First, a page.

If 2020 taught us anything about life it is how quickly things can change. Unexpected events like COVID-19 had a major impact on peoples’ lives, and as a result for most of us, a new normal has emerged. While no-one predicted a global pandemic in 2020 when reflecting on future risks, the reality has intensified the importance of thinking about the future and the what-ifs. The ongoing work of our “Think 2030” taskforce has never been more relevant.
The driving force behind Ageas’s Think 2030 initiative was to develop ways and means to promote long-term thinking in the Group. The goal was never to predict the future but more to futureproof ourselves and those we support based on knowledge and data, ensuring the right things are always on our radar and integrated into our strategic thinking. As an employer, a partner, and a service provider to our customers, we feel it is our responsibility to take a long-term perspective.
Through a combination of human and artificial intelligence (AI) Ageas conducts regular horizon scans to help detect the most significant emerging trends and asses when they are likely to mature.
By combining an inside-out and outside-in approach Ageas has the capacity to capture the speed and significance of emerging trends in an actionable way. Afterall, it’s not what you learn but how you apply what you learn that matters.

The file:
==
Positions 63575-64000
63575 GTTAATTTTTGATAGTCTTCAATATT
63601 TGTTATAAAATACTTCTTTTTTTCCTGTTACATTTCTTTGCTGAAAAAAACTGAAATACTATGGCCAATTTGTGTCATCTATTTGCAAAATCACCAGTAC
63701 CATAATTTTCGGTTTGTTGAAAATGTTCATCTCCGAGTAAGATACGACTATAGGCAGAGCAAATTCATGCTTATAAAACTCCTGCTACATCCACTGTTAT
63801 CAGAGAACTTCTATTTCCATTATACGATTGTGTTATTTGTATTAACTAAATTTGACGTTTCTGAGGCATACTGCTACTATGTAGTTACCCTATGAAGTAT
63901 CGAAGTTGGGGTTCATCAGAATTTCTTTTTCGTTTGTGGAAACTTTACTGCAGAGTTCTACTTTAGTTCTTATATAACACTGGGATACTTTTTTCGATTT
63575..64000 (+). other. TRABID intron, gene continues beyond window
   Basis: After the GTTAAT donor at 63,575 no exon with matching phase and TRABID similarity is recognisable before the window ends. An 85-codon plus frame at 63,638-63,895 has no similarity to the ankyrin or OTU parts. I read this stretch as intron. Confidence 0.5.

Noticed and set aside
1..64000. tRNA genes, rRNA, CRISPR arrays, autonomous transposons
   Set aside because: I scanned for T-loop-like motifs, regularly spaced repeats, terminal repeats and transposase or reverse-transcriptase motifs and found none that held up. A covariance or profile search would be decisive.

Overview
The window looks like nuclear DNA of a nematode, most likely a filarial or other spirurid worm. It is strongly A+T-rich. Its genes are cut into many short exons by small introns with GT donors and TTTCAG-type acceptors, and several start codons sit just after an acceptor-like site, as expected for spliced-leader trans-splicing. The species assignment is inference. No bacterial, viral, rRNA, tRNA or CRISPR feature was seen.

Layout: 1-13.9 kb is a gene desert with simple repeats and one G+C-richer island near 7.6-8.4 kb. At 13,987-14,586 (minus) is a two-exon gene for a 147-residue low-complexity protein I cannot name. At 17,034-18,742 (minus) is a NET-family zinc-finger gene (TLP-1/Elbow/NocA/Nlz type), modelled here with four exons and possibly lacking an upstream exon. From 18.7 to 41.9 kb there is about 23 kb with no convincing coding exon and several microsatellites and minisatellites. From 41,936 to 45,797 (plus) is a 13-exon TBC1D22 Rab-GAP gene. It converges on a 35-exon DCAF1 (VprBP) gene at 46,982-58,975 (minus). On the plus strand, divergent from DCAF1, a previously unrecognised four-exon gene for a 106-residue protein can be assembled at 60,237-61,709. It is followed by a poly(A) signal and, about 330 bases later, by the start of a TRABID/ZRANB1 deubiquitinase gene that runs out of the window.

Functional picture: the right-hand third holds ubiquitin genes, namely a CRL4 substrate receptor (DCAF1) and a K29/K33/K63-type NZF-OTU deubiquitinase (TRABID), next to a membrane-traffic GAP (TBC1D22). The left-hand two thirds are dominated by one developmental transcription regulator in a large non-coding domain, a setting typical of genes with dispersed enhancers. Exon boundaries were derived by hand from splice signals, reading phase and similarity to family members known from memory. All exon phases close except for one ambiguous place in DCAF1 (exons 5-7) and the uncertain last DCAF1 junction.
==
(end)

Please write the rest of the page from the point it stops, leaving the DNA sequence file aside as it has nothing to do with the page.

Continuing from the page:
Based on what we learn we categorise the different trends and allocate actions against them based on whether they are already here and happening today, evolving faster than we think, worthy of further investigation or just worth observing for now.
In 2020, over 1,200 people participated in our annual Horizon Scan from across Europe and Asia, more than ever before. And we trebled our data insights through AI which helped ensure the results were even more granular including an analysis of 70 million documents from 2,500 data sources.
This year trends with the strongest traction were linked to Non-Life followed by Health and Life. Globally relevant trends included Insurtech, Fintech, and technology reliance, customer convenience, big data, and extreme weather events. Short-term trends with high impact are trending equally in Europe and Asia: typically related to consumer behaviour, data, and digital health.
But this year we cannot underplay the impact COVID-19 has had on peoples’ perceptions and priorities. Consequently, new trends have emerged while others have accelerated: a new normal for our industry has materialised around the Future of Work: digital nomads (being able to work from anywhere), remote workforce and unemployment have all gained significant traction short-term, while other trends such as the sharing economy have slowed down, for now at least. We also saw changes in trends around Mobility & Urbanization slowing down as a consequence of local and regional confinements, as well as around Consumer behaviour reflecting accelerated digitisation and a temporary shift away from physical experiences.
Some of the changes may be more temporary in nature; others reflect what we believe will be a more permanent situation. It is one of the reasons why we will increase the frequency of our trends’ analysis moving forward ensuring we continually take a temperature check.